§ The handshaking lemma

§ Concrete situation:

Let's take a graph G(V,E)G \equiv (V, E). We can imagine that each edge has a potential of 22. We can redistribute this potential, by providing a potential of 11 to each of the vertices incident on the edge. This gives us the calculation that the total potential is 2E2|E|. But each vertex is assigned a potential of 11 for each edge incident on it. Thus, the total potential is vdegree(v)\sum_v \texttt{degree}(v). This gives the equality idegree(v)=2E\sum_i \texttt{degree}(v) = 2|E|. Thus, if each of the degrees are odd, considering modulo 2, the LHS becomes v1=V\sum_v 1 = |V| and the RHS becomes 00. Thus we have that V=0|V| = 0 (mod 2), or the number of vertices remains even. I learnt of this nice way of thinking about it in terms of potentials when reading a generalization to simplicial complexes.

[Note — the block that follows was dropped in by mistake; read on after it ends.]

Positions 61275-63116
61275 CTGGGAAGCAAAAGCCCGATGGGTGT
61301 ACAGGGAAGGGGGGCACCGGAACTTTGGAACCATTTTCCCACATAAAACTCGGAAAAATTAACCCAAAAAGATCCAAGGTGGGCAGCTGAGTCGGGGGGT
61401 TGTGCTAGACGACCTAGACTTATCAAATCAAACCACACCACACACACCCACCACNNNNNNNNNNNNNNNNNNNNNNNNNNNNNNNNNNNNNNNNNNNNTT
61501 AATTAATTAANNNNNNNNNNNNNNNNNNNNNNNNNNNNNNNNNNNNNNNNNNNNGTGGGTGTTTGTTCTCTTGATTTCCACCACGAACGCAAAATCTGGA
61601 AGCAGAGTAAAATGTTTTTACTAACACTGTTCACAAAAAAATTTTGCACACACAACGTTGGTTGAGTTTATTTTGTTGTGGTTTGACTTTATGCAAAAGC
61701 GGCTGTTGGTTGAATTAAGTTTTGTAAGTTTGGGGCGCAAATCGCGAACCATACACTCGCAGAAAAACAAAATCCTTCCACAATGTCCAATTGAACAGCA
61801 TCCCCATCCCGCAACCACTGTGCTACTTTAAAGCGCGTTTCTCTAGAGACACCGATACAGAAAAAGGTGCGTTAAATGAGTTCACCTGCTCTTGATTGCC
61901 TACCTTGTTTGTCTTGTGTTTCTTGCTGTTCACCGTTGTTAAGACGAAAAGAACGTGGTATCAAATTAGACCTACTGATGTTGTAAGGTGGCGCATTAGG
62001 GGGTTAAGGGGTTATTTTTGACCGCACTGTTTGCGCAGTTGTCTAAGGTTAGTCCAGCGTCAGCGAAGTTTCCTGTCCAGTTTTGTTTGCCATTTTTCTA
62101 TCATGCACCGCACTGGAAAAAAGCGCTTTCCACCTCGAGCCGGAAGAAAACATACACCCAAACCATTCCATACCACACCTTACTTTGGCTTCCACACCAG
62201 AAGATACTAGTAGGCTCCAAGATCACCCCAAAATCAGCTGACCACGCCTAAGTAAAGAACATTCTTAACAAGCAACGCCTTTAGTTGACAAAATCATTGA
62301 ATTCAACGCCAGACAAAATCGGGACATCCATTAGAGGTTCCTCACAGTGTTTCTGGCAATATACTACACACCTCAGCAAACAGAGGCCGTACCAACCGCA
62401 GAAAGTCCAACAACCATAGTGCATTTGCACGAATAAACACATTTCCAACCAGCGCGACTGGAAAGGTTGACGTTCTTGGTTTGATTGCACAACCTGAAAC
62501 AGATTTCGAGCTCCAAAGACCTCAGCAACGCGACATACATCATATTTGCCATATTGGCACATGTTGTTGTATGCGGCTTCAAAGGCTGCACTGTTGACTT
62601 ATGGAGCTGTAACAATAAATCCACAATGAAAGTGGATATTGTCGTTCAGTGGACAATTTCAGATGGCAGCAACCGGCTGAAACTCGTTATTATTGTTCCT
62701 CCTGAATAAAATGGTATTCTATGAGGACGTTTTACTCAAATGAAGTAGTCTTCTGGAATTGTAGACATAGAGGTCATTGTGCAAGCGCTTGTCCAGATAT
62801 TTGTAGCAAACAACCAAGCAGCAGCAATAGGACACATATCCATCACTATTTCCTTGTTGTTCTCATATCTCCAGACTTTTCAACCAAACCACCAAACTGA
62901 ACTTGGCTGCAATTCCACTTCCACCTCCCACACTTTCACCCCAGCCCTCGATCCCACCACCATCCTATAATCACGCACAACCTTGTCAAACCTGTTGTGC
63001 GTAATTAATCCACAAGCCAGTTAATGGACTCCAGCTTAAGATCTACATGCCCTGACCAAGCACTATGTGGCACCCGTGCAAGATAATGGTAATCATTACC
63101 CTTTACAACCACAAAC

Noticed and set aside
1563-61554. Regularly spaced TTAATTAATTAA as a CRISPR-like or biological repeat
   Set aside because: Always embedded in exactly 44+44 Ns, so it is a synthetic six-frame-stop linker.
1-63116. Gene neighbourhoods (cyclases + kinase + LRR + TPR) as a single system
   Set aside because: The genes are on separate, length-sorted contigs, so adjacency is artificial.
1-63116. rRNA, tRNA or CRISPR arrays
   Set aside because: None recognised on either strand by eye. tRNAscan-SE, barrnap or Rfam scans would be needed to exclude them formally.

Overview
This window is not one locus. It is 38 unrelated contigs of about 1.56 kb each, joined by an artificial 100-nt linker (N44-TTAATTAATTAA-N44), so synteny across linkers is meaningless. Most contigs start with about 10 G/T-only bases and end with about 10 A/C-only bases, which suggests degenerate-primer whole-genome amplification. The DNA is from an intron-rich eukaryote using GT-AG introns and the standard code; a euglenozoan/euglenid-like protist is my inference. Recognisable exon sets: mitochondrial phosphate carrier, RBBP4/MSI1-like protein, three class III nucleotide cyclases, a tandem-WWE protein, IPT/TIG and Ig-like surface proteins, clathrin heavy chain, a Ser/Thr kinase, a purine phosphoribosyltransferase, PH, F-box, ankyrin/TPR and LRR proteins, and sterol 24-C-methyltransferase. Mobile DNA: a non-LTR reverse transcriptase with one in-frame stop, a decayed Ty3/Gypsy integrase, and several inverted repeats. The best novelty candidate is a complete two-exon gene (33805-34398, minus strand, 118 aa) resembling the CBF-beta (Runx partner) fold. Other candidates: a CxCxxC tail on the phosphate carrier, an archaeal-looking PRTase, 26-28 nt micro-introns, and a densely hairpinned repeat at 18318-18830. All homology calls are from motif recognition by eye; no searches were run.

§ References